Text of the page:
When it’s safe, you can say anything. Here’s why gifted communicators keep a close eye on safety. Dialogue calls for the free flow of meaning—period. And nothing kills the flow of meaning like fear. When you fear that people aren’t buying into your ideas, you start pushing too hard. When you fear that you may be harmed in some way, you start withdrawing and hiding. Both these reactions—to fight and to take flight—are motivated by the same emotion: fear. On the other hand, if you make it safe enough, you can talk about almost anything and people will listen. If you don’t fear that you’re being attacked or humiliated, you yourself can hear almost anything and not become defensive.

The first step is to become a “vigilant self-monitor.” When we come to understand our own emotional triggers in high-stakes, emotionally loaded conversations, we are better able to recognize when a conversation or confrontation has become “unsafe.” Once we learn to do that, what comes next?

The key is to stop, step out of the conversation, and create safety before continuing. The first condition of safety that you must address is “mutual purpose,” which the authors call the “entrance condition.” If participants don’t believe you have a mutual purpose, they will not feel safe to contribute to the conversation. For example, the student who sits (or sulks) silently because he believes that your purpose is solely to get him “in trouble” or to take the side of a favored student or group.

Mutual Purpose—the Entrance Condition

Why Talk in the First Place?

Remember the last time someone gave you difficult feedback and you didn’t become defensive? Say a friend said some things to you that most people might get upset over. In order for this person to be able to deliver the delicate message, you must have believed he or she cared about you or about your goals and objectives.

That means you trusted his or her purposes so you were willing to listen to some pretty tough feedback. Crucial conversations often go awry not because others dislike the content of the conversation, but because they believe the content (even if it’s delivered in a gentle way) suggests that you have a malicious intent. How can others feel safe when they believe you’re out to harm them? Soon, every word out of your mouth is suspect. You can’t utter a harmless “good morning” without others interpreting it in a negative way.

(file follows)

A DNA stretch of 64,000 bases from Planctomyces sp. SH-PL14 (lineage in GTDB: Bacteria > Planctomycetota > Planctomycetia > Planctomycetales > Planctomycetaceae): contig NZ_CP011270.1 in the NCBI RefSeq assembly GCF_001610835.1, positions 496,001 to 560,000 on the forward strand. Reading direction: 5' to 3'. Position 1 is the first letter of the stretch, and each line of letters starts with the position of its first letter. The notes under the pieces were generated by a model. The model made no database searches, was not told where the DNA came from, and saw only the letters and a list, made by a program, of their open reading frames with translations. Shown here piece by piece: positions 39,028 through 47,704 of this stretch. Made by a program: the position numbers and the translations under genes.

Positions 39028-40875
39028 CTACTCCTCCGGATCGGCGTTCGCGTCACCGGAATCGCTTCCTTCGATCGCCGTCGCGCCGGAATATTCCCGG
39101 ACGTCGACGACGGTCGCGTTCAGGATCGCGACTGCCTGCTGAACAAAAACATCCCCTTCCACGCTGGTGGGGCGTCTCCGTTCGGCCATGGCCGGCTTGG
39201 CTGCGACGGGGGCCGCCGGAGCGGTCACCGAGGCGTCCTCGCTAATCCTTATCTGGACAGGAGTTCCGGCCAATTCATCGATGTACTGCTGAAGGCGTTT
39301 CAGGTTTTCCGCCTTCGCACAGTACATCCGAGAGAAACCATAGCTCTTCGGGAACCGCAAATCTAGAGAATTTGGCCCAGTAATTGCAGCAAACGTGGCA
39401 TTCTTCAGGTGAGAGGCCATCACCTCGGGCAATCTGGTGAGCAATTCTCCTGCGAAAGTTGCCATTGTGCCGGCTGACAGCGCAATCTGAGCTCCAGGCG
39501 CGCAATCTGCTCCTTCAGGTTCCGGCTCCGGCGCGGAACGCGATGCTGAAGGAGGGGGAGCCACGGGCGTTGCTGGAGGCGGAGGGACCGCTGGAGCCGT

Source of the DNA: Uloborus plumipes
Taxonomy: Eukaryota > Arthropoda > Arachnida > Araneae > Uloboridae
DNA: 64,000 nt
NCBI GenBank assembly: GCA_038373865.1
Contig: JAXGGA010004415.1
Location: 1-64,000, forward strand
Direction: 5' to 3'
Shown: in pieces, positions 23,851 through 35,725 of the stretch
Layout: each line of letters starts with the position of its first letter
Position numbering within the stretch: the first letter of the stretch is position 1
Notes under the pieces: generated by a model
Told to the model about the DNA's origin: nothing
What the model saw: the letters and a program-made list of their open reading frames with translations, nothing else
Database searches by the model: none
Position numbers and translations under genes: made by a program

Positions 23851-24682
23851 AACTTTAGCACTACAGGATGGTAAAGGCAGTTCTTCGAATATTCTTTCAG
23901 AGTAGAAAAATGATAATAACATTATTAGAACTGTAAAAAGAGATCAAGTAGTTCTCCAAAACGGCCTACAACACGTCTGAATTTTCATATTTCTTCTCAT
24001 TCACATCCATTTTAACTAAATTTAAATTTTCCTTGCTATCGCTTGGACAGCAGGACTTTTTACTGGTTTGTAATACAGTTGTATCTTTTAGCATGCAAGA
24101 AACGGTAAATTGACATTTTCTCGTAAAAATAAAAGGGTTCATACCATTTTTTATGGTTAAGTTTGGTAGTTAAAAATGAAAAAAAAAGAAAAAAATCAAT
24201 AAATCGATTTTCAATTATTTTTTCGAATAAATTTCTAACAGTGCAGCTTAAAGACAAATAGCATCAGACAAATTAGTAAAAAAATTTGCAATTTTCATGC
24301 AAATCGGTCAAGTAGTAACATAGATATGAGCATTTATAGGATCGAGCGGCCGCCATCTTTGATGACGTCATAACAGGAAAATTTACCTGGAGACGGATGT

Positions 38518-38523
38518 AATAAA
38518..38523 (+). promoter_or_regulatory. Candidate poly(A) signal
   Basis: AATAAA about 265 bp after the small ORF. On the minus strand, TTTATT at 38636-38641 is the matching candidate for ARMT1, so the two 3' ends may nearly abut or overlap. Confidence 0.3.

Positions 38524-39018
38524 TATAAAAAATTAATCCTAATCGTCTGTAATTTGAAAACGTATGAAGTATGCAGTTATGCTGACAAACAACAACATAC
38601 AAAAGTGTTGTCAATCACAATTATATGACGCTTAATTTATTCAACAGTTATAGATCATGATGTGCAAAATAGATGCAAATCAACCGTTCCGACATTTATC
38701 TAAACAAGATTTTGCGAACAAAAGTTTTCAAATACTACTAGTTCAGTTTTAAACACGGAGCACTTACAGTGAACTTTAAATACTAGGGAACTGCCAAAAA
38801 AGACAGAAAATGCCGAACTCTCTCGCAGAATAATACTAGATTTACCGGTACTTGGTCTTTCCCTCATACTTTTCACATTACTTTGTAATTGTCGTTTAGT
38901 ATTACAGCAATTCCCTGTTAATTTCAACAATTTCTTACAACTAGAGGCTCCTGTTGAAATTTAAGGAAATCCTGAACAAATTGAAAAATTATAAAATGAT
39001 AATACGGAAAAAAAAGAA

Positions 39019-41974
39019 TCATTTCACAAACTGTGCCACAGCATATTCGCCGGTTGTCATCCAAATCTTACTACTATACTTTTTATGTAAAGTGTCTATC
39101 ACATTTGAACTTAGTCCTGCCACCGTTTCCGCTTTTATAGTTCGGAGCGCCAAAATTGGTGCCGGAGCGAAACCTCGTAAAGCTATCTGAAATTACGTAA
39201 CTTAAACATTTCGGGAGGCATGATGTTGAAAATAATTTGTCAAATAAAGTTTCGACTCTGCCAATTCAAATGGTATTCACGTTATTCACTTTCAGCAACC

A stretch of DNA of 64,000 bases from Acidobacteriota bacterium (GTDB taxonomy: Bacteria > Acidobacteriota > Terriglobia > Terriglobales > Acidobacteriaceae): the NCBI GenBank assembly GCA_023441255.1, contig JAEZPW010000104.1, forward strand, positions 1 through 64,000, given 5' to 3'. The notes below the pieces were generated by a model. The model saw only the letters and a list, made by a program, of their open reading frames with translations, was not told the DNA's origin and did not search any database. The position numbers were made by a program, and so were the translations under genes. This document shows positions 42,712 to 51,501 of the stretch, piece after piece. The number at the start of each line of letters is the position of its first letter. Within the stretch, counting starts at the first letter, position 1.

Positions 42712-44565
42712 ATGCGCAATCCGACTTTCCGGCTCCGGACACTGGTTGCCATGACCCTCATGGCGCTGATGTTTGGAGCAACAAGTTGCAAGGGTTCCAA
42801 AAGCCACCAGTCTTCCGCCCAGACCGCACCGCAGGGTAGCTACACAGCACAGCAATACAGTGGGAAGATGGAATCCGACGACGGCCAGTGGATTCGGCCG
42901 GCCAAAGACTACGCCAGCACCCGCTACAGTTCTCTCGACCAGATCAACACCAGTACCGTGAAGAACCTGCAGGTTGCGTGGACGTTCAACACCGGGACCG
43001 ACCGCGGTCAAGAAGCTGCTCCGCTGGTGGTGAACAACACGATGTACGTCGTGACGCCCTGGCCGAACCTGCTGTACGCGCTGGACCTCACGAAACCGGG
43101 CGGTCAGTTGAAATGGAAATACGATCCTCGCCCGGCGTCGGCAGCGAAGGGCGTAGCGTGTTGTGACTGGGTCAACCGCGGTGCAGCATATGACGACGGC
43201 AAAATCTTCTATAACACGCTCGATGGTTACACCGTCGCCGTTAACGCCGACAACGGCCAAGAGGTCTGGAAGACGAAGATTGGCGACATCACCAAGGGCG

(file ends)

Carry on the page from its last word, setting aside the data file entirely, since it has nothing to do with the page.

Consequently, the first condition of safety is Mutual Purpose. Mutual Purpose means that others perceive that you’re working toward a common outcome in the conversation, that you care about their goals, interests, and values. And vice versa. You believe they care about yours. Consequently, Mutual Purpose is the entry condition of dialogue. Find a shared goal, and you have both a good reason and a healthy climate for talking.

For example, in meeting with a student after he has been involved in a fight, you might say, “Both of us are upset right now about what happened today. But both of us have the same goal. We want to make sure that what happened today never happens again, and that you find a way to resolve these conflicts before they get violent.” Of course, you have other goals too that might not be mutual yet (e.g., you want to ensure safety for every other student, and you want to figure out how the offending student can restore the broken trust and relationships). Hopefully, you can introduce these other goals during the conversation.

It takes more than a simple statement like this for a student to come to trust your motives. You have to mean it, of course. Just saying it doesn’t make it so, and students are the best lie detectors. And this stance needs to be consistent with the actions and persona that you display daily in your school.